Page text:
By | Editors' Choice

Revulsion is building towards the smokescreens of hypocrisy, racism, and nationalism barely masking capitalism’s ongoing failure to provide the jobs and incomes people need. By Richard Wolff, Common Dreams — In the wake of W.E.B. DuBois ’s 150th birthday, his works offer a lens through which to assess US capitalism’s relationship to racism today. He famously wrote: “Capitalism cannot reform itself; it is doomed to self-destruction,” while adding…

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NFL

The Intersection of Race, Politics, and Sports Today

By | Editors' Choice

By Gary M. Pomerantz, Signature — Today’s intersection of race, politics and sports harks back to the 1960’s. That time’s images live in our imagination: Muhammad Ali, loudly defiant, and sprinters Tommie Smith and John Carlos at the 1968 Mexico City Olympics, fists thrust overhead in protest. The undeniable power of those moments has obscured a truth that today’s athletes might want to consider: there can be a cost to ignoring…

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‘A reparative justice programme’ … Glasgow University has completed a two-year review of how it grew wealthy from the slave trade. Photograph: University of Glasgow

Reparations for slavery are not about punishing children for parents’ sins

By | Editors' Choice, Reparations

Reparative justice, whereby communities are compensated for losses caused by the slavery or the Holocaust, is morally fair. By Julian Baggini, The Guardian — Justice requires a good memory, one that is both accurate and not self-servingly selective. But whether it is well-served by a long memory is more contentious. We know that many still pay the price for sins previous generations never paid for. But most agree with the…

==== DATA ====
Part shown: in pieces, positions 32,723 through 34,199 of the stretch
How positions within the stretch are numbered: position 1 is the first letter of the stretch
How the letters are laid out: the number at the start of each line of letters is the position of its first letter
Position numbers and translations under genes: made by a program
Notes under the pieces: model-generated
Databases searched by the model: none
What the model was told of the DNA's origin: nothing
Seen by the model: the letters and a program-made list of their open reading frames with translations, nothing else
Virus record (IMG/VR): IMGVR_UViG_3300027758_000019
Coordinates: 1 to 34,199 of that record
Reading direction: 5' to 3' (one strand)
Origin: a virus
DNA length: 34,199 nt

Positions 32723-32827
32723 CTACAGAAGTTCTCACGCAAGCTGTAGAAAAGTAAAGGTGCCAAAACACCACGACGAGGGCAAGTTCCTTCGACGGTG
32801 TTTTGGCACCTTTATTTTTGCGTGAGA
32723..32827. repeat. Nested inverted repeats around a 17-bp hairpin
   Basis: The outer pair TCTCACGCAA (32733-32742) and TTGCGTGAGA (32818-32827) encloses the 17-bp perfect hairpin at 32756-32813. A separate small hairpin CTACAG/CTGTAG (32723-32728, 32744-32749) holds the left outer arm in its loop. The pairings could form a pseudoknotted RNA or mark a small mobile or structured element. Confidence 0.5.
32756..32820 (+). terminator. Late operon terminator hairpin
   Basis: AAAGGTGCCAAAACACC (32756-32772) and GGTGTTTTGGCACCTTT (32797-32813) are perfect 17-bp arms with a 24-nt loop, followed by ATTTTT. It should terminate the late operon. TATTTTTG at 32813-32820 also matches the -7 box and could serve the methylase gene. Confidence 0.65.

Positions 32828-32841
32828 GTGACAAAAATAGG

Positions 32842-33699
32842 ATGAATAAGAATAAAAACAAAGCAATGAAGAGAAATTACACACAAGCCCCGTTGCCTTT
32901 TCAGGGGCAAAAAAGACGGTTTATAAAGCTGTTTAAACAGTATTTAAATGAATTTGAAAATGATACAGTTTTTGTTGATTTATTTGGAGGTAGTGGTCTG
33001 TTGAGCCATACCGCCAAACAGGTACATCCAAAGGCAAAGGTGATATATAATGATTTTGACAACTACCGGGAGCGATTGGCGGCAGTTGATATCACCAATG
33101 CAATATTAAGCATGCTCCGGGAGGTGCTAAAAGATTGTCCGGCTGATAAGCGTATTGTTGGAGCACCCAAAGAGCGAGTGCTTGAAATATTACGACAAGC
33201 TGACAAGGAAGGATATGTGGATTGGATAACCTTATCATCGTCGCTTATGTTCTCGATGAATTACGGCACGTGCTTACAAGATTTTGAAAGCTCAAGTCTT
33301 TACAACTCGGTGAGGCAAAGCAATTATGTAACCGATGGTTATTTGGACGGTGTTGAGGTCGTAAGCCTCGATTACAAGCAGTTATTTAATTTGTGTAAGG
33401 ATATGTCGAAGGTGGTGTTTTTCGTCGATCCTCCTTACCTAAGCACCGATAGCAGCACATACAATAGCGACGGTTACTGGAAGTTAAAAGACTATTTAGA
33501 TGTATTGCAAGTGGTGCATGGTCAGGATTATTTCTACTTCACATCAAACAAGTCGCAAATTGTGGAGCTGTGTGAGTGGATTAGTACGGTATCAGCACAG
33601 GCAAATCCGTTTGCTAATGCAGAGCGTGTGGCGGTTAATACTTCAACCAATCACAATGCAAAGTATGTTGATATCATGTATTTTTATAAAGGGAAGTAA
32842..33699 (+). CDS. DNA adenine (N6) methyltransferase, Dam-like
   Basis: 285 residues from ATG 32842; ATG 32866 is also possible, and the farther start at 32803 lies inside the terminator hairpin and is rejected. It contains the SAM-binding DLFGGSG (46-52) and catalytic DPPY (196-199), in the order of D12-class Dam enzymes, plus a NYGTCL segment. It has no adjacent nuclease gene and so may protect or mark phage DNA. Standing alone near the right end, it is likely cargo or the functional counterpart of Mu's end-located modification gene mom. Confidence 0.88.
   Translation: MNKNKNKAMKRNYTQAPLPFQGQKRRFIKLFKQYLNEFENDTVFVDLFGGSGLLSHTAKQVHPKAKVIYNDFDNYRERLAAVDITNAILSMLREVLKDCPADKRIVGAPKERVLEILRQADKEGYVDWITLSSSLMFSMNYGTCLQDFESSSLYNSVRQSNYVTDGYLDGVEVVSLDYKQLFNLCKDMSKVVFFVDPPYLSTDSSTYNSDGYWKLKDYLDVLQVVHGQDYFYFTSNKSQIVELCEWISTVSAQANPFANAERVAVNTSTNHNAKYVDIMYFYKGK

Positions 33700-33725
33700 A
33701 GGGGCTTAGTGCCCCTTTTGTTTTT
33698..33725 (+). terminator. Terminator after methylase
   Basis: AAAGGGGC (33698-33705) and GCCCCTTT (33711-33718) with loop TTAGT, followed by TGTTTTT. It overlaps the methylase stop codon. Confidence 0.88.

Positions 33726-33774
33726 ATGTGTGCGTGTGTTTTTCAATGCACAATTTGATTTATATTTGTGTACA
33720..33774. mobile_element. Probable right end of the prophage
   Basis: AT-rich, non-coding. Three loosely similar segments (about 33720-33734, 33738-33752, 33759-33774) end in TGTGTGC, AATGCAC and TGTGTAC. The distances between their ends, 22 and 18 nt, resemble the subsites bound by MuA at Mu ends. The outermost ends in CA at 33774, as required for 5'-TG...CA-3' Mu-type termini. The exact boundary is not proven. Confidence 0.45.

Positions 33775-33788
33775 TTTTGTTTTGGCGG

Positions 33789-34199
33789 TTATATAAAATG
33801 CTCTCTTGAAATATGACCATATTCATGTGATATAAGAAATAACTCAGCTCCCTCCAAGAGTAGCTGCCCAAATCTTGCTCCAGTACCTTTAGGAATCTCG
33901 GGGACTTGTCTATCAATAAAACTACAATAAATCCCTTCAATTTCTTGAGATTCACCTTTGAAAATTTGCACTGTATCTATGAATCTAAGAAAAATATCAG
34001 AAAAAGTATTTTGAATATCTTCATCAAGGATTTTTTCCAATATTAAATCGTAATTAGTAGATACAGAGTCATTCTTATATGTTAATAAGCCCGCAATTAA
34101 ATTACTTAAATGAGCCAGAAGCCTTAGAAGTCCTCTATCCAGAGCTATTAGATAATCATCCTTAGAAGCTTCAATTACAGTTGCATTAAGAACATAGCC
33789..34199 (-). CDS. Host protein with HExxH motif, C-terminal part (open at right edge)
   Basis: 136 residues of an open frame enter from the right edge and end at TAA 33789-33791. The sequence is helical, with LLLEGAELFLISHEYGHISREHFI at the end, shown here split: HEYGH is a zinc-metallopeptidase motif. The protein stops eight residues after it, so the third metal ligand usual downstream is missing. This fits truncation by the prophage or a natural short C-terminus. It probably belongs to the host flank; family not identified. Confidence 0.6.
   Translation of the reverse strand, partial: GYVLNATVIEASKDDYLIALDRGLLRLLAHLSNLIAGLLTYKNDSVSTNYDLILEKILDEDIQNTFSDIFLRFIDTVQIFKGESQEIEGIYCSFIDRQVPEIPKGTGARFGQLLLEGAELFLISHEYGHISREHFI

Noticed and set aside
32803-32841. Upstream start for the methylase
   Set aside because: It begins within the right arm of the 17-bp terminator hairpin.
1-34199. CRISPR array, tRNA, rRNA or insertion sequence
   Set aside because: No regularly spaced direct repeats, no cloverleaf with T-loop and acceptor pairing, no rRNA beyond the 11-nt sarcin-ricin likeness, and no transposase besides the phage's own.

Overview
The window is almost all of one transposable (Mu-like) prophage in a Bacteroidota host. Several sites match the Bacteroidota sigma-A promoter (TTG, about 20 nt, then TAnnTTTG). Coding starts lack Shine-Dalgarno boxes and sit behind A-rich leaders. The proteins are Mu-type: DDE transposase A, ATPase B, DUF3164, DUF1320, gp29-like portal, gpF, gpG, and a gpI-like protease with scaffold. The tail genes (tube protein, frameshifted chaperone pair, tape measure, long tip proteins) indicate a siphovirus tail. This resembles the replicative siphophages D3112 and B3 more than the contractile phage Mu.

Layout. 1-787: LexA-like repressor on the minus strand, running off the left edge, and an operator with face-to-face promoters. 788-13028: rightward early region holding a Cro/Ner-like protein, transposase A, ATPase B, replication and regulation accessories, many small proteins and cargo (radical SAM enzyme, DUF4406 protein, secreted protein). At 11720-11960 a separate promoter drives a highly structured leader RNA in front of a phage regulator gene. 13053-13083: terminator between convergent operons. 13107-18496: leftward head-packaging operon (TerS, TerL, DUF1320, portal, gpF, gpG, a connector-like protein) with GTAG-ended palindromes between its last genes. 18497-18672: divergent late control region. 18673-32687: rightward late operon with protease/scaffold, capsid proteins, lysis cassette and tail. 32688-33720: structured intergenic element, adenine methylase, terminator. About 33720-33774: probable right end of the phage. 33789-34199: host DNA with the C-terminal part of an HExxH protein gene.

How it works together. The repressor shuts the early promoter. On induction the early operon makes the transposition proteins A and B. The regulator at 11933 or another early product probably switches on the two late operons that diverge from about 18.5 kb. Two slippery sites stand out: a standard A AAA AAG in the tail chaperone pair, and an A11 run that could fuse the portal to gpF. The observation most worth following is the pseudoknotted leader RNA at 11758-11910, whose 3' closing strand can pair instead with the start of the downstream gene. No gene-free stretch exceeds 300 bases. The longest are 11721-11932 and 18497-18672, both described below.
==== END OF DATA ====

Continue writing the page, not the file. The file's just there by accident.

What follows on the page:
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J.C.H. Grabill/Library of Congress The caption says: Famous Battery “E” of 1st Artillery. These brave men and the Hotchkiss gun that Big Foot’s Indians thought were toys, together with the fighting 7th what’s left of Gen. Custer’s boys, sent 200 Indians to that Heaven which the ghost dancer enjoys. This checked the Indian noise and Gen. Miles with staff returned to Illinois.

What White Supremacists Know

By | Commentaries/Opinions, Editors' Choice

The violent theft of land and capital is at the core of the U.S. experiment: the U.S. military got its start in the wars against Native Americans. By Roxanne Dunbar-Ortiz, Boston Review — The United States has been at war every day since its founding, often covertly and often in several parts of the world at once. As ghastly as that sentence is, it still does not capture the full…

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U.S. Air Force, soldiers of the East Africa Response Force (EARF) depart from a U.S. Air Force C-130 Hercules in Juba, South Sudan, Dec. 21, 2013

The US Military Is All Over Africa Despite Not Being at War in Africa

By | Editors' Choice

There are currently roughly 7,500 US military personnel, including 1,000 contractors, deployed in Africa. For comparison, that figure was only 6,000 just a year ago. By Strategic Culture Foundation, Mint Press News — The theft of Africa continues despite the era of colonialism and slavery being over. The west continues to steal Africa’s plentiful resources turning a wealthy continent into poor people. Al Jazeera reports: “Africa is rich, but we…